The ROV Beagle (CDFW photo)
Starry Rockfish from the Channel Islands (CDFW photo)
Yelloweye and Vermilion rockfishes from the North Coast (CDFW photo)
Canary Rockfish from the North Coast (CDFW photo)
Lingcod, white-plumed anemones, female kelp greenling (CDFW photo)
Quillback Rockfish and Basket Stars from the North Coast (CDFW photo)
Benthic siphophores use threads to walk and anchor to the seafloor (CDFW photo)
ROV Beagle (CDFW photo by Michael Prall)
Marine scientists from the California Department of Fish and Wildlife (CDFW) and Marine Applied Research and Exploration (MARE) recently completed an unprecedented three-year survey of deep-water habitats off the California coast using a remotely operated vehicle (ROV). Beginning in 2014, MARE’s ROV Beagle was deployed throughout the state to survey and record the species and types of habitats associated with marine protected areas (MPAs) and nearby, comparable rocky habitats.
Surveys were video-based and provided a first look at the many recently established MPAs throughout the state and generated much needed data on abundance and distribution of fish species harvested from rocky habitats.
According to Marine Environmental Scientist Mike Prall, “Many of the areas visited by the ROV Beagle during the surveys had probably never been directly observed by human eyes before our surveys. And all data gathered from video and still imagery collected during the expeditions have provided much needed information about California’s vast deep-water habitats.”
This statewide survey was funded by a $1.9 million research grant awarded to CDFW in 2013 to survey underwater habitats from Mexico to the Oregon border using state-of-the-art underwater technology operated by MARE. In all, five deployments visited over 130 locations and collected hundreds of hours of video in standard and high definition formats, as well as over 50,000 digital still photographs.
Working through MARE’s video processing laboratory in Eureka, trained technicians methodically characterized habitat and identified hundreds of species of fish and invertebrates from high definition video and still photography. Detailed information was also collected from the ROV’s path across the seafloor, which was then used to accurately identify the location of each observation. CDFW scientists used that data for future analysis of abundance, size estimates and patterns of distribution for important species, among other applications.
Preliminary examination of observations from the first ROV deployments have already uncovered interesting findings about species and habitats. In Southern California, small reef patches surrounded by soft sediments showed a high abundance of rockfish in many locations. These habitats are sparsely scattered throughout Southern California’s nearshore waters and may be important to overall fish abundance in areas lacking prominent rocky reefs.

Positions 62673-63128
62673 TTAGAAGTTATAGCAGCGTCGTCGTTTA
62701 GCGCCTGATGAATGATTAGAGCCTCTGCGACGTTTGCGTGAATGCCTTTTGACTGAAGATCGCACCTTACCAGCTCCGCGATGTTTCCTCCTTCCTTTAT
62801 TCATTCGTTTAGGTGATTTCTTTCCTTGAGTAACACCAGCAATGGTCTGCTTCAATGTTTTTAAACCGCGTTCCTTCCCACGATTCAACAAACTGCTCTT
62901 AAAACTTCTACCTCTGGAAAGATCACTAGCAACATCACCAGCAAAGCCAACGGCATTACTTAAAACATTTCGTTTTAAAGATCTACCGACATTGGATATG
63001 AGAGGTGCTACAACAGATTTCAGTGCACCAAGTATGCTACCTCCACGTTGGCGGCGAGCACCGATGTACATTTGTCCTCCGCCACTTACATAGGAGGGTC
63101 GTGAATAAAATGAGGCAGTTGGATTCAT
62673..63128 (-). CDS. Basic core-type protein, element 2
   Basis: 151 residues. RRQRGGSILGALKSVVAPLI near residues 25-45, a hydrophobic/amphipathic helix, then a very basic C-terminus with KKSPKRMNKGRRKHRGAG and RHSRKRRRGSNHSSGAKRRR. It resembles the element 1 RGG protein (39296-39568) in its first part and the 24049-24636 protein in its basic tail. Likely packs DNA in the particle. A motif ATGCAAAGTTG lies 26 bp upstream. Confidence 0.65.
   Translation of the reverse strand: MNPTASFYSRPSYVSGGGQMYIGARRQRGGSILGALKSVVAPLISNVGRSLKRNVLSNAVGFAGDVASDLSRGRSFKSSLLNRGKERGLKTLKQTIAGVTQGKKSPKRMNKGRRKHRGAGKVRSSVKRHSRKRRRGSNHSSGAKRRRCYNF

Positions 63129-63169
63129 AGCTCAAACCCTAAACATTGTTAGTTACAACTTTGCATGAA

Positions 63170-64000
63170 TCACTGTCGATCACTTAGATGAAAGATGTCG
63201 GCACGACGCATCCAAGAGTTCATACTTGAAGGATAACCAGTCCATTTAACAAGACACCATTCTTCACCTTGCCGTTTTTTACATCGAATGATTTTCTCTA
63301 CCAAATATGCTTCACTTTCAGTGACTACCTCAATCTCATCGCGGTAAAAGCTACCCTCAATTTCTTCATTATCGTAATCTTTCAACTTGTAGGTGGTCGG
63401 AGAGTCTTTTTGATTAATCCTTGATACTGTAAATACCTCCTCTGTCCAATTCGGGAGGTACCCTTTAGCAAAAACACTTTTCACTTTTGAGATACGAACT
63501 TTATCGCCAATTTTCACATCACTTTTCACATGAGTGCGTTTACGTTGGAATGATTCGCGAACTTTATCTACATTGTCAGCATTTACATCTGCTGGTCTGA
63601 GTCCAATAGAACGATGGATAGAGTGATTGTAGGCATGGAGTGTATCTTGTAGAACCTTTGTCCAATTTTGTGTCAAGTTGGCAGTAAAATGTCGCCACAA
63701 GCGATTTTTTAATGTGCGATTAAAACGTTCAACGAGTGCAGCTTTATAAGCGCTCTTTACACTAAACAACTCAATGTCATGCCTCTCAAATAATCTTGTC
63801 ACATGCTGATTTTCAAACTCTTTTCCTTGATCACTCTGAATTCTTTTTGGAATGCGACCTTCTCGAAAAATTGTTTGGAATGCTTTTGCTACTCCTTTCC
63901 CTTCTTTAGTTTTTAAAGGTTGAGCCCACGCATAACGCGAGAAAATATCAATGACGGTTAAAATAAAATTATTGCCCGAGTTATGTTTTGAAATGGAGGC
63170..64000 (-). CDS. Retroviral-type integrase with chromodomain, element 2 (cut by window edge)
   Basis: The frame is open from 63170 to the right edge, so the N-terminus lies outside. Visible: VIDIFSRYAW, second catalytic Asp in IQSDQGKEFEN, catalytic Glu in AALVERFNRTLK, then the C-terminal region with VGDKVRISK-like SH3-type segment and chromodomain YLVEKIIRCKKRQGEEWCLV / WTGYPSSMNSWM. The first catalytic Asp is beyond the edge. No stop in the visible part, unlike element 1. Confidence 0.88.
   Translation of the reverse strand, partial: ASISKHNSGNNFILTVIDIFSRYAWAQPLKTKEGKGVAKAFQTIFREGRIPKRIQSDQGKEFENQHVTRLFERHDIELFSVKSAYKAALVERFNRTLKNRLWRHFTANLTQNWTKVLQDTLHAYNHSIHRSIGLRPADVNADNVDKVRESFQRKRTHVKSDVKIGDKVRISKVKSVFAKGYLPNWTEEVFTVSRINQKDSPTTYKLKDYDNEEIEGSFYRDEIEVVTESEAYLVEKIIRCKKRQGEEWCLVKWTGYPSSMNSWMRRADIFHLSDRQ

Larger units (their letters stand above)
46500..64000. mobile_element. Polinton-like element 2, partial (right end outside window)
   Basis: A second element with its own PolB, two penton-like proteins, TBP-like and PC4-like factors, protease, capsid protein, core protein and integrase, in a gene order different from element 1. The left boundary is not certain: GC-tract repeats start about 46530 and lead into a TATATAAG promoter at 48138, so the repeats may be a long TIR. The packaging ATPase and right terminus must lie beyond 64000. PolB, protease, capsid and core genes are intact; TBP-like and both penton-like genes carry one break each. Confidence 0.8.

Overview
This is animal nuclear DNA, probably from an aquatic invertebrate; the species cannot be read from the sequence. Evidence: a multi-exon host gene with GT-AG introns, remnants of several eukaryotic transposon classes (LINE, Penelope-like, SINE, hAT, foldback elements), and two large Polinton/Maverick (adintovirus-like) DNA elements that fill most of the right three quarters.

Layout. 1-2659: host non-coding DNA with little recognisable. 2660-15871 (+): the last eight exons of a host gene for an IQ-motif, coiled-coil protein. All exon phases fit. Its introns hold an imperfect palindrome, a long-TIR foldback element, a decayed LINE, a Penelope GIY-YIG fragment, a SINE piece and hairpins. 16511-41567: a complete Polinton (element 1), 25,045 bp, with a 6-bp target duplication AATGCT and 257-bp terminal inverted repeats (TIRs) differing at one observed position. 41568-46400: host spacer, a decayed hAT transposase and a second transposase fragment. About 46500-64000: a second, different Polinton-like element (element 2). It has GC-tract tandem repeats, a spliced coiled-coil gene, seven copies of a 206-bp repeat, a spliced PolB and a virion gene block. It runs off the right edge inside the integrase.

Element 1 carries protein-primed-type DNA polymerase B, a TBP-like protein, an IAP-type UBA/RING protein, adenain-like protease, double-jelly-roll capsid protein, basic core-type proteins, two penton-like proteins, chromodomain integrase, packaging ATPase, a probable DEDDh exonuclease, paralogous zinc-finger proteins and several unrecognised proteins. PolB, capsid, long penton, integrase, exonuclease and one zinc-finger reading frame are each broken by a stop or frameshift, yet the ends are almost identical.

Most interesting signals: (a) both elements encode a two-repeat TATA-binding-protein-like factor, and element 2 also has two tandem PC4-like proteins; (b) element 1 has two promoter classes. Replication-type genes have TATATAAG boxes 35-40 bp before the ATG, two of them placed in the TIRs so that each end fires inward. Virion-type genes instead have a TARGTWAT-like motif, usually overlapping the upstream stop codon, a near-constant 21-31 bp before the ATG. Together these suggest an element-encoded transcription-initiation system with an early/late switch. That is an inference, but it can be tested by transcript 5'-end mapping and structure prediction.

Not surprisingly, the northern California surveys uncovered different findings from those in southern California. Rocky reefs in northern California had patchy distributions of fish, with some areas surprisingly devoid of common species. Strong ocean currents, large waves, and increased sedimentation from rivers created complex dynamics on the north coast and may have influenced the patchy distribution. One striking observation throughout all areas visited statewide was the high abundance of the predatory lingcod.
“Participating in this survey has been a high point of my career at CDFW,” Prall said. “As we continue to work with the massive amount of data gathered, I am excited to see what new results emerge and to see how this work will inform our understanding of California’s amazing underwater resources.”
CDFW scientists and MARE have been collaborating and have explored underwater habitats together throughout California waters since 2003 and have developed highly refined ROV survey methods and processing techniques. Since completion of this endeavor in 2016, this project has provided the most comprehensive and most thorough visual survey of California’s deep water rocky habitats ever attempted.
Information gathered from the data will provide insights into how species may be benefiting from protections afforded by MPAs and give resource managers greater knowledge of managed marine species. CDFW and MARE are currently partnering to survey warty sea cucumber populations in and around Anacapa Island State Marine Reserve. Two deployments funded by the Resources Legacy Fund were completed in 2018. Thanks to this work, scientists now better understand the biology of this important harvested invertebrate species, and in addition, the role of MPAs in the sustainability of the fishery.
Photos taken from the ROV Beagle during the project surveys can be seen on CDFW's Flickr site. For more information about marine protected area monitoring efforts, visit the CDFW website.
Top photo: The ROV Beagle (CDFW photo by Michael Prall)
Carrie Wilson, CDFW Communications, (831) 649-7191